|Member of the Massachusetts House of Representatives from the 4th Essex District|
|Preceded by||Forrester Clark|
|Succeeded by||Forrester Clark|
August 19, 1932|
|Died||August 19, 2008
|Alma mater||Harvard University
University of Virginia School of Law
Colt attended The Park School and St. Paul's School. He then went on to Harvard University, where he was a member of the Harvard Crimson hockey team. Colt graduated in 1954 and then served two years in the United States Army. In 1959 he graduated from the University of Virginia School of Law.
In 1959, Colt joined the Boston law firm of Peabody and Arnold. He later founded his own firm, Goodhue, Colt & Steffensen, where he practiced probate and estate law. His final legal work came with the firm of Taylor, Ganson and Perrin in Boston, where he was of counsel.
Colt also served as a trustee of the Gardner Howland Shaw Foundation, an organization dedicated to the improvement of the Massachusetts penal system. He was also a director of the Center for Addictive Behavior.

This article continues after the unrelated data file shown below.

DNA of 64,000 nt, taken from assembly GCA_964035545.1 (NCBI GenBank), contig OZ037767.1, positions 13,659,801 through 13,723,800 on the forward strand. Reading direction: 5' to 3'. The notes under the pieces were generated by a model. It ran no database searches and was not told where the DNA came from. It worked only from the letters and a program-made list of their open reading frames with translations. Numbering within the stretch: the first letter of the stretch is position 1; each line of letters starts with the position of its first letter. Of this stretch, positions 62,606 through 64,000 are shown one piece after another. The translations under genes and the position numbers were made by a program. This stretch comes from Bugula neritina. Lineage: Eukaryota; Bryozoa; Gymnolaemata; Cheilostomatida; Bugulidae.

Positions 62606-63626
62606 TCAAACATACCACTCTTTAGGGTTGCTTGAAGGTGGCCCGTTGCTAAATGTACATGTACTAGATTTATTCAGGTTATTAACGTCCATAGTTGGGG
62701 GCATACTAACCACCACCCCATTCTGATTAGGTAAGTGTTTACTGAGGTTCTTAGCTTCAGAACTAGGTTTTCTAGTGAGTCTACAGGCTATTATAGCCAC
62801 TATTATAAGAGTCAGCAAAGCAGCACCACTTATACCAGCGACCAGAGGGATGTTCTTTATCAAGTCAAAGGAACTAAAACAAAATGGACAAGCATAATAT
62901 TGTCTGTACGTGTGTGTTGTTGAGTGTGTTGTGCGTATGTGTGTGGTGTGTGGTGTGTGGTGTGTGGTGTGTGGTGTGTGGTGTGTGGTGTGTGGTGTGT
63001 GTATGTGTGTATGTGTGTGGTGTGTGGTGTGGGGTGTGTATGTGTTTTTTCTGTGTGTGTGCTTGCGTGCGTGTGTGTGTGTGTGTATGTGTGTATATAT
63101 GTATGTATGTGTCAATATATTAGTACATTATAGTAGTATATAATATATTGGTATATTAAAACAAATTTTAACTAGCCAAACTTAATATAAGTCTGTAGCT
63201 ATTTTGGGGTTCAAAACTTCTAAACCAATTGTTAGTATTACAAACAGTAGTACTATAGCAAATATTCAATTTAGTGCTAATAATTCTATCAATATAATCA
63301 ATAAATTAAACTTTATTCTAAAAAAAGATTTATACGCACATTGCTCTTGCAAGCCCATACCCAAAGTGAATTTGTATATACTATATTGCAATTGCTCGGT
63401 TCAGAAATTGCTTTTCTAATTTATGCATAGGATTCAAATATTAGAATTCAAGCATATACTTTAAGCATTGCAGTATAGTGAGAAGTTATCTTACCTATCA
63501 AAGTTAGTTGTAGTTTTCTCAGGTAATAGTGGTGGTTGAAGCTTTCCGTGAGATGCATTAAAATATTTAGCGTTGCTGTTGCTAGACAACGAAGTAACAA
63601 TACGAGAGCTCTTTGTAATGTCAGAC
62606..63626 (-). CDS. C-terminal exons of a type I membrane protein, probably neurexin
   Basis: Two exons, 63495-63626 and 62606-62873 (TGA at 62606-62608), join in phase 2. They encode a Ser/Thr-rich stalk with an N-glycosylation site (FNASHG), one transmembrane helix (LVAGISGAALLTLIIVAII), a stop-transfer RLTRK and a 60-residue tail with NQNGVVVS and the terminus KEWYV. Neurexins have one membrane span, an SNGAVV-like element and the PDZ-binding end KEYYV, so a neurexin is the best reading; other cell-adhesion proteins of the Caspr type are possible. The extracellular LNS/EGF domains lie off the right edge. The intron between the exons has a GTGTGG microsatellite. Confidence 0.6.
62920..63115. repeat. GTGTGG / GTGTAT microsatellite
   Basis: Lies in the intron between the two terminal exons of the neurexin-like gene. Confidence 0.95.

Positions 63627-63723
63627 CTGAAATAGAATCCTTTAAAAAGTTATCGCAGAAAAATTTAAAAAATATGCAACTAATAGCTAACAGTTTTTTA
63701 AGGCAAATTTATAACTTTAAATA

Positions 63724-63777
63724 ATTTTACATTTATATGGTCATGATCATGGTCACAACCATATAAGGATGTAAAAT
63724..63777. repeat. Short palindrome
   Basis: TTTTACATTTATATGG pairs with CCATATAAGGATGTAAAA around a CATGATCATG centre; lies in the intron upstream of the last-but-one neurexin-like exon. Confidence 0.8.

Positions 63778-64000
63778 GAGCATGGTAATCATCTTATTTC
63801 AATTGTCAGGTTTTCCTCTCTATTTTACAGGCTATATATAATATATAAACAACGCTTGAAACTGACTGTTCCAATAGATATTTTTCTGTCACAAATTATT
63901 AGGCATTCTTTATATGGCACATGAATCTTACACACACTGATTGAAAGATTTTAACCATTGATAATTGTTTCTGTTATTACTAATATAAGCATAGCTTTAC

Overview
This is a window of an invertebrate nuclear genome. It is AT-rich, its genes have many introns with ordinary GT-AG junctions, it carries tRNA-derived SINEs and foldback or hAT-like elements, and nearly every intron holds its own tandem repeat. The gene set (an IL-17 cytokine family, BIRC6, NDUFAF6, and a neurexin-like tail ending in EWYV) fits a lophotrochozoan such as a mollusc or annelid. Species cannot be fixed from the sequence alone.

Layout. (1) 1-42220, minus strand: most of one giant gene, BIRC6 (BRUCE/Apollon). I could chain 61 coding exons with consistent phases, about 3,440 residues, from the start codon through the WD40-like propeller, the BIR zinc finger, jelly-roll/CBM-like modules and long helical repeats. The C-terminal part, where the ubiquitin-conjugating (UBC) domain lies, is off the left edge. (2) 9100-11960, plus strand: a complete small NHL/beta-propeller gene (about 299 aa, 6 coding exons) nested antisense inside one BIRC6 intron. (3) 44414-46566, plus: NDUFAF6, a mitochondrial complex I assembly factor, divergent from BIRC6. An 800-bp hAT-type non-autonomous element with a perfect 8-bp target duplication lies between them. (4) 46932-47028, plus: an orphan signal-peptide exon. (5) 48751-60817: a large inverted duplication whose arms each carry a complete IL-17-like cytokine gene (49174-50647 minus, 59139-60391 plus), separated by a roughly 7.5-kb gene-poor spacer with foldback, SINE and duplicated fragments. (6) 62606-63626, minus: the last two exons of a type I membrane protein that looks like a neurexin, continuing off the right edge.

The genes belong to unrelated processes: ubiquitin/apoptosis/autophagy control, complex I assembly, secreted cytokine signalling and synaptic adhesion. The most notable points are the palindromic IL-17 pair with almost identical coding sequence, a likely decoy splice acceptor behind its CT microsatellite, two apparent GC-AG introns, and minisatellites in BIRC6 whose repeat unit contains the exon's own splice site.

Colt held a number of political offices in Milton, Massachusetts. From 1968 to 1972 he was a member of the town's Warrant Committee. He was chairman of the board for two years. From 1972 to 1973 he was a member of the Town Government Study Committee. Colt was a member of the Milton, Massachusetts Board of Selectmen from 1973 to 1982 and was chairman for three years.
Colt remained active in politics following his move to Wenham, Massachusetts. He was a member of the Hamilton-Wenham Open Space and Housing Committee from 1987 to 1989 and the Wenham Board of Selectmen from 1990 to 1995.
In 1995, Colt succeeded his friend Forrester Clark in the Massachusetts House of Representatives after Clark gave up his seat to run for Massachusetts State Auditor. In 1996, Clark, who was upset over the fact Colt had gone on vacation during the 1995 budget battle, challenged Colt for the Republican nomination. Clark defeated Colt by 58 votes.
Personal life and death
Colt married Elizabeth Reynolds in December 1969. The couple had three daughters.
- 1995–1996 Public Officers of the Commonwealth of Massachusetts.
- "Obituary: James Denison Colt".
- Marquard, Bryan (June 12, 2008). "James D. Colt, 75, lawyer and former state representative". The Boston Globe. Retrieved October 23, 2013.
- Grunwald, Michael (August 6, 1996). "Primary spills blue blood Millionaires fall out over House seat". Boston Globe. Retrieved 20 April 2011.
- Massachusetts Election Statistics 1996.